Forward thinking schools around the world are abandoning teacher-centred teaching styles in favour of brand new methods which are promising excellent results, at the very least, because they are managing to raise enthusiasm among students who are tired of tightly regulated, chalk-and-blackboard learning.


These are a few new methods making the educational world sit up and take notice:

  • Spaced Learning: Created in Monkseaton High School in Tyne and Wear, this method is based on the findings of neuro-science, which indicate that students learn better when short lessons are alternated with a completely different activity and the cycle is repeated. Rather than listen to a teacher give a lecture or write on the board, students watch a short Powerpoint presentation (of around eight to 10 minutes) and immediately take a break lasting around 10 minutes, during which they pursue a totally different activity (such as basketball), returning once again for a quick Powerpoint presentation before having a break again. After each break, students are shown the same presentation, but this time, the information onscreen has blanks which the students are asked to fill in and recite out loud. Monkseaton teachers are not only reporting improved results, but also, a remarkable rise in student motivation.
  • ‘Block Learning’: At Leasowes Community College in Dudley, students study subjects in blocks and one ‘class’ can last for the entire week, or more, since they approach subjects from theoretical, practical and coursework perspectives. One particularly fun class is business studies: during a five-day period, students are required to dress in business attire, to add a healthy dose of realism to the equation. The aim is for students to achieve personal development rather than merely pass tests. The school entices kids with a host of innovative practices, offering them ‘flexible Fridays’ (where class runs from 8:30am to 1:30pm and students are given the opportunity to concentrate on just one subject intensively). Students are encouraged to achieve success early and by year 11, most already have at least one GCSE.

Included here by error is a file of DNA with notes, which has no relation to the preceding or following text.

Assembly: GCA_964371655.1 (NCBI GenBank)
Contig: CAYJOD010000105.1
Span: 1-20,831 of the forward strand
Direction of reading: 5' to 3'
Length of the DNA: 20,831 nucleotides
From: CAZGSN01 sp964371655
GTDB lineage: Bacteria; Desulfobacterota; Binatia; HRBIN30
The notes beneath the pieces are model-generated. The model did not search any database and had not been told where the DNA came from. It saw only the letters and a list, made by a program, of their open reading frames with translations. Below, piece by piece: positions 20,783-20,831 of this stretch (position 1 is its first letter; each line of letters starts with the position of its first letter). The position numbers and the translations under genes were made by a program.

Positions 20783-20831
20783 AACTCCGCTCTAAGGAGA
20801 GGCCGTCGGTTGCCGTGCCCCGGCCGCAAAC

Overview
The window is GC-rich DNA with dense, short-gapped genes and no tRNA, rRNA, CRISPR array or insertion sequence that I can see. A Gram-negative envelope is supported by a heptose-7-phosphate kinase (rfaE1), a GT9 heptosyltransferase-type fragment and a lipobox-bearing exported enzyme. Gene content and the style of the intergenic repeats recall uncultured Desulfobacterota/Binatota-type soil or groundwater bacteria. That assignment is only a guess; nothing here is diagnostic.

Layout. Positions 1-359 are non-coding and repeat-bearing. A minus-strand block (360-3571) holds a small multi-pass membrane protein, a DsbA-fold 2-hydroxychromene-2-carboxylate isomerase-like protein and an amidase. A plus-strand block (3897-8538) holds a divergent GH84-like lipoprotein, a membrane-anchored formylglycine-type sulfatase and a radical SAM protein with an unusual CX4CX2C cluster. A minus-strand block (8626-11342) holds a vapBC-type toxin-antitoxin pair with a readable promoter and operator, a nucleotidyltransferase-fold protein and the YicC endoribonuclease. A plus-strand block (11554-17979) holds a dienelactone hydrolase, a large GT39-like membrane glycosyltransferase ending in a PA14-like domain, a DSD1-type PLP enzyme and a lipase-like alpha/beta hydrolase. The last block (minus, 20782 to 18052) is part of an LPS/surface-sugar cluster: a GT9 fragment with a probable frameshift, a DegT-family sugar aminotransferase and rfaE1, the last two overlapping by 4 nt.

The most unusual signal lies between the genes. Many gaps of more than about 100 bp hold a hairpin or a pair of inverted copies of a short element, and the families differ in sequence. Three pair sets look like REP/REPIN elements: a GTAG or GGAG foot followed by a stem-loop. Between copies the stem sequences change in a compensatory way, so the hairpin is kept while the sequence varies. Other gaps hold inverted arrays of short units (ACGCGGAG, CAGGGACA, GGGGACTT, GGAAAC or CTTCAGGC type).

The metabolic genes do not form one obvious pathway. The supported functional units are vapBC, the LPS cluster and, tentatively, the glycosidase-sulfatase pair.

• Office-Styled Learning: The Thomas Deacon Academy in Petersborough is surely one of the most innovative schools in the UK, both in terms of its architecture and its outlook. Looking more like the high-rise offices of a FTSE 100 company than a school, it has no playground, scheduled break times or bells, which are believed to promote “a herd-like mentality”. Moreover, older students attend school in business attire (suit-and-tie), to give the school a professional feel. The aim is to imitate a real-life situations to the greatest extent possible. The school is reporting great success, with a 100 per cent IB pass rate.
  • NoTosh Design Thinking School Programme: Founded by Ewan McIntosh, NoTosh works with the world’s top creative fashion, media and technology companies and applies knowledge gleaned from these collaborations to UK schools. The aim is to give children “more responsibility, more choice and deeper learning in any given field, from Shakespeare to Social Studies, Physics to Philosophy”. Children are encouraged to define the problem they wish to solve or the area of curriculum they wish to explore in a deeper fashion, and to decide the means through which they can show what they have learned. They are likewise encouraged to ask ‘higher order’ questions through exercises like ‘finding non-Googleable questions’ to encourage a more profound approach to a topic. McIntosh and his team are also reporting great success and are currently teaching their programme at various schools in the UK and in Brisbane, Australia.

With all this talk of a back to basics approach to education, you have to wonder whether now is actually the time to innovate not look backwards. It’s time to write (another) letter to Michael Gove …..




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